10. ^ An Act to divide the District of Huron, in the Province of Canada, and for other purposes therein mentioned, S.Prov.C. 1849, c. 96
  11. ^ An Act to make certain alterations in the Territorial Divisions of Upper Canada, S.Prov.C. 1851, c. 5, Sch. A, par. 29
  12. ^ An Act to make certain alterations in the Territorial Divisions of Upper Canada, S.Prov.C. 1851, c. 5, Sch. A and B
  13. ^ "Proclamation". Canada Gazette. 12 (3): 75. 22 January 1853.
  14. ^ "Proclamation". Canada Gazette. 13 (1): 2–3. 7 January 1854.
  15. ^ An Act to incorporate the City of Guelph, S.O. 1879, c. 41
  16. ^ An Act to separate the Town of Orangeville and certain Townships in the Counties of Wellington, Grey and Simcoe, from the said Counties, and to erect the same into the County of Dufferin, S.O. 1874 (2nd Sess.), c. 31
  17. ^ An Act to confirm certain preliminary proceedings, and make further provision for the formation of the County of Dufferin, S.O. 1880, c. 37
  18. ^ An Act to separate the Township of East Luther from the County of Wellington, and to annex the same to the County of Dufferin, S.O. 1882, c. 38
  19. ^ a b Wellington County History
  20. ^ When 'poorhouse' wasn't only an expression, The Toronto Star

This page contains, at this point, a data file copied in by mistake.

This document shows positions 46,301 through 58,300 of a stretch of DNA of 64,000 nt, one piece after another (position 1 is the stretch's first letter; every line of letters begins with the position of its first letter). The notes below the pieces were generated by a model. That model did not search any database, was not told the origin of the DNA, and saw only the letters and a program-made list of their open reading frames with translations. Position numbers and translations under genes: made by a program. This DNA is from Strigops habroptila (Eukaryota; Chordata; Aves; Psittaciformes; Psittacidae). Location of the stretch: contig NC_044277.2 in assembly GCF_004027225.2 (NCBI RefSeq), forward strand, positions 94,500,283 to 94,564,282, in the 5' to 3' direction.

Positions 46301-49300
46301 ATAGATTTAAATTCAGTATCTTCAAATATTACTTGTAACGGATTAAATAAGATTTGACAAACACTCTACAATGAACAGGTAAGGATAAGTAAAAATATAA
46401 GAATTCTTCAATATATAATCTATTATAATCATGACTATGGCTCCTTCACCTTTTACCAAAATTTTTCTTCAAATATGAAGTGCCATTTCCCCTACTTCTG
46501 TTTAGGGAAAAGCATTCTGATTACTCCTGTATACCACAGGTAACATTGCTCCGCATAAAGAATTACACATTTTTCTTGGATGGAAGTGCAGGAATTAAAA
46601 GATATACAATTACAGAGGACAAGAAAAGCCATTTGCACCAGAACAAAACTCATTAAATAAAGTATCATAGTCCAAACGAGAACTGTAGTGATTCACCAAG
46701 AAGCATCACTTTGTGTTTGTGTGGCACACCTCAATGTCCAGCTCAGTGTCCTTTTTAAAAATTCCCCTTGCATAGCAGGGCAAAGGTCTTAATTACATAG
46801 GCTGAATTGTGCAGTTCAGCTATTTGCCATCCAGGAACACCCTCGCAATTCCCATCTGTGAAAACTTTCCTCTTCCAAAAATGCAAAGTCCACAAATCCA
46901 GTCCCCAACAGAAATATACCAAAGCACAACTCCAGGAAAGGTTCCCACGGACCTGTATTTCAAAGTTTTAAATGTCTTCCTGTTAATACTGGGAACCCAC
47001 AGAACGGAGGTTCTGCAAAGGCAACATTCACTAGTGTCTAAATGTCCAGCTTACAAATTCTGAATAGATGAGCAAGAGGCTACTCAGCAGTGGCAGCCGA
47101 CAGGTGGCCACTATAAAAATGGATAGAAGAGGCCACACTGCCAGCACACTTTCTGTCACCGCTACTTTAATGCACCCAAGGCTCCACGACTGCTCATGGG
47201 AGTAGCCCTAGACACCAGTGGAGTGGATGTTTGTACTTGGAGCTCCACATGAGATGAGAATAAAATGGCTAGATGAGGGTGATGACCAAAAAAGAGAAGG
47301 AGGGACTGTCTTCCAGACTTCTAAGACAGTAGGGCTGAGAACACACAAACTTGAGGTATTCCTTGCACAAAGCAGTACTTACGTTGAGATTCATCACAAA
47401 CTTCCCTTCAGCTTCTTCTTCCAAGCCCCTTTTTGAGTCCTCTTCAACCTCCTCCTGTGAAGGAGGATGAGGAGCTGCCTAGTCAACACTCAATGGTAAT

21. ^ Wellingon County House of Industry
  22. ^ The Hamilton Spectator
  23. ^ "Historical Plaques of Wellington County - Plaque 17, The Wellington County House of Industry and Refuge". Historical Plaques of Wellington County. Wayne Cook. 2015. Retrieved March 13, 2017. This is the earliest surviving example of an important 19th century institution, the government-supported poorhouse. Erected in 1877, it was the shelter of last resort for the homeless and destitute, who traded spartan accommodations for domestic or agricultural labour. With changing attitudes and the introduction of alternative forms of social assistance, its function shifted to the care of the elderly and infirm, and additions were built to respond to their special needs. Closed in 1971, this building and its history illustrate the Victorian roots of the 20th-century social security system in Canada.
  24. ^ "Reasons for Selection, 2009 Canada's Top 100 Employers Competition".
  25. ^ "Guelph Mercury, "Wellington County recognized as top employer", October 18, 2008".
  26. ^ http://www.wellingtonadvertiser.com/comments/index.cfm?articleID=38841
  27. ^ https://www.tripadvisor.ca/AttractionsNear-g679248-d4242730-Wellington_County_Museum_Archives-Elora_Ontario.html
  28. ^ https://www.grandriver.ca/en/outdoor-recreation/Find-a-park.aspx

External links

  • Wellington County website
  • Wellington County tourism